German food, especially the hearty Bavarian style, is well-suited for the cold weather Munich was experiencing during my visit. I was lucky to have the opportunity to eat at a famous farm to fork beer cellar. My meal began with a local favorite called Obatzda, which was a cheese spread made with Brie, butter, cream cheese and peppers whipped together with red onions. I then ate fresh cheeses from cows that free grazed in Alpine pastures. The main course consisted of warm, cured pork shoulder with freshly grated horseradish and homemade black bread. The pork came from pigs that were raised in fruit orchards. The pigs not only cultivated the orchard soil, they grew fat on fruit that fell from the trees. This great meal was washed down by plenty of local lager drawn from wooden barrels that were chilled with giant blocks of ice. Oh, and for dessert I enjoyed a sampler of warm apple strudel with ice cream, chocolate cake and other goodies.
Later that evening after visiting a few more beer cellars with my new friends I saw my first, “ Wolpertinger.” Wolpertingers are said to inhabit the Bavarian forests and are often seen after a night of partying and drinking copious amounts of beer. The one I saw was displayed in the window of a local business and appeared to be a small mammal with horns.
In the American west I have seen similar creatures, but there they are called, jackalopes.
The next day I departed Munich for a short overnight trip to the city of Jena. Jena was part of East Germany after World War II but was reunited with West Germany in 1990 after the collapse of the Berlin Wall. The city is famous for making precision machinery, glass and optics. Jena is home to the Zeiss optics company. On our four-hour drive from Munich to Jena, I saw several of the old guard towers that once watched over the border of East Germany and West Germany.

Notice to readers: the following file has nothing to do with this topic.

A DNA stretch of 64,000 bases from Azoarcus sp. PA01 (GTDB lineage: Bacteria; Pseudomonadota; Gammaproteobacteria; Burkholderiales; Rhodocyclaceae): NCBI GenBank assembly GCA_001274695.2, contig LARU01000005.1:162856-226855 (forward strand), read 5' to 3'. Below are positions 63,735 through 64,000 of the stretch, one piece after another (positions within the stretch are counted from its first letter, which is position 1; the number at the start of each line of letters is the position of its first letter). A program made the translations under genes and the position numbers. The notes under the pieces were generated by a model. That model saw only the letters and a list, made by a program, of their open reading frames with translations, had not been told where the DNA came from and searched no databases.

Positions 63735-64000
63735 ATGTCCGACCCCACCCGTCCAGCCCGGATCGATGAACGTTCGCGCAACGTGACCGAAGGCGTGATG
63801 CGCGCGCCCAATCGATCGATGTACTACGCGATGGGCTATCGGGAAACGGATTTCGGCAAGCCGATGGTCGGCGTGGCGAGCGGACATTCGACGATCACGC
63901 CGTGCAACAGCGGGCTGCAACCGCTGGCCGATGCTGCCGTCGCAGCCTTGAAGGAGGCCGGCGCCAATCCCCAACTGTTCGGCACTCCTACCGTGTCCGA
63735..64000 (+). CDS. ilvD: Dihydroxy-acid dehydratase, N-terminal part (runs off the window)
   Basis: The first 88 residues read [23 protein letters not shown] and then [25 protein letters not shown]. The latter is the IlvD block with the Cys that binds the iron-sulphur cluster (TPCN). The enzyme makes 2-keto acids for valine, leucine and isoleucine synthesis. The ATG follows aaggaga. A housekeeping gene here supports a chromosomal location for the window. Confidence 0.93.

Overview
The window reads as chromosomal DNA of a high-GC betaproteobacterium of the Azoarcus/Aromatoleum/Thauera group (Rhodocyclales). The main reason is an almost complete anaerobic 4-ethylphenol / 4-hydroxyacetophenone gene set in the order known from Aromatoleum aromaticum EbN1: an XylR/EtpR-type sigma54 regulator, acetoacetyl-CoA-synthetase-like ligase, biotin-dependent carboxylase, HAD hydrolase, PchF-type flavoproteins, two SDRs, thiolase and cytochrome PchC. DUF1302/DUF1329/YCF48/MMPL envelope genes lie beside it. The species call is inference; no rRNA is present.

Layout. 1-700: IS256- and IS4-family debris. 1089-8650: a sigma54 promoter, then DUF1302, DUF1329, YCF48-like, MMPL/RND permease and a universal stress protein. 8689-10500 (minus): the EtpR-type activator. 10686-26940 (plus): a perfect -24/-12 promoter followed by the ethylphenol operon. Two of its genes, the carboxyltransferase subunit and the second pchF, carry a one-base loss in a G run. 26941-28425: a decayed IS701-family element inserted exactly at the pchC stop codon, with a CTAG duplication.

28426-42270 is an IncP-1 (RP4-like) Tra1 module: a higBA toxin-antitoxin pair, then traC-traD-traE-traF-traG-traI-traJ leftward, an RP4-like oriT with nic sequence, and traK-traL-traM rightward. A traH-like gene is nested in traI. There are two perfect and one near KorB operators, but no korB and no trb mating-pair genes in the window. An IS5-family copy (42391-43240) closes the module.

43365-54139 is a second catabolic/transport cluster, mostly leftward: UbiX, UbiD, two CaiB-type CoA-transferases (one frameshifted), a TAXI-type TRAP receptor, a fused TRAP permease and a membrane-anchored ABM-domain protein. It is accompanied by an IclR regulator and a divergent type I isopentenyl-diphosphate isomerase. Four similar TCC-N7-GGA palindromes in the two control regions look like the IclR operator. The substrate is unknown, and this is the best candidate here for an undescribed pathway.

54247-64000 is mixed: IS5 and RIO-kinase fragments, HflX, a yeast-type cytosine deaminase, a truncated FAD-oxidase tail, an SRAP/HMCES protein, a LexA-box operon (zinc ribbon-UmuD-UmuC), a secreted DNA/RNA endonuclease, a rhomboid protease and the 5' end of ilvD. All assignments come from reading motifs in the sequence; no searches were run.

On the return trip we saw what had once been a collective farm. After World War II many farms were joined together or “collectivized” using the Soviet model of huge farming operations with the land owned by the government and farmed by individuals who were employees of the government. Though the farms in this area are now “privatized,” most have remained very large. Even today it’s difficult to find a small family-owned farm.
About half way between Jena and Munich is the Hallertau region of Germany which is renowned for growing hops. The moist temperate climate there is perfect for their growth. Hops are a flavoring and stability element in beer. As you can imagine with as much beer made and consumed in Germany, hops are a very important crop.
In 2006 the Hallertau region of Germany produced more hops than any other country on earth. The number two hop producing country is the United States with the states of Washington, Oregon and Idaho producing the largest crops of hops.
Hops are a climbing plant, so they need to be supported while growing with strings or wires. As we drove south, on each side of the autobahn (expressway) there were telephone poles with cables running from pole to pole with strings or wires running to the ground. During the growing season, hop vines would be growing 20 to 30 feet up these strings.
Speaking of the autobahn, it is true that in some places there are no maximum speed limits. I dozed off as we were driving back to Munich and when I awoke I looked over at the speedometer. To my surprise we were traveling 185 kilometers per hour which is about 115 MPH. Even at that speed other drivers were passing us as they were traveling even faster. Before I knew it, we were back in Munich, and my visit to Germany was almost over. I had one last place I wanted to see before I returned to the farm.
Dachau Concentration Camp Memorial Site
It was a cold snowy day when I arrived at the entry to the Dachau Concentration Camp Memorial Site. I had traveled for less than an hour from my hotel in Munich via tram, train and bus. The camp was surrounded by a ditch and a tall fence that had been electrified in its time. The unoccupied guard towers could be seen in strategic locations on the perimeter.
The weather certainly seemed to enhance the overall dreariness that overcame me as I walked through the same gate that had been used by the thousands of victims incarcerated here during the Nazi regime. On the steel gate were the German words “Arbeit Macht Frei.” The generally agreed upon English translation is “work will set you free.” For the majority of those who entered this camp, their only freedom would come from the death they suffered doing the work of their captors.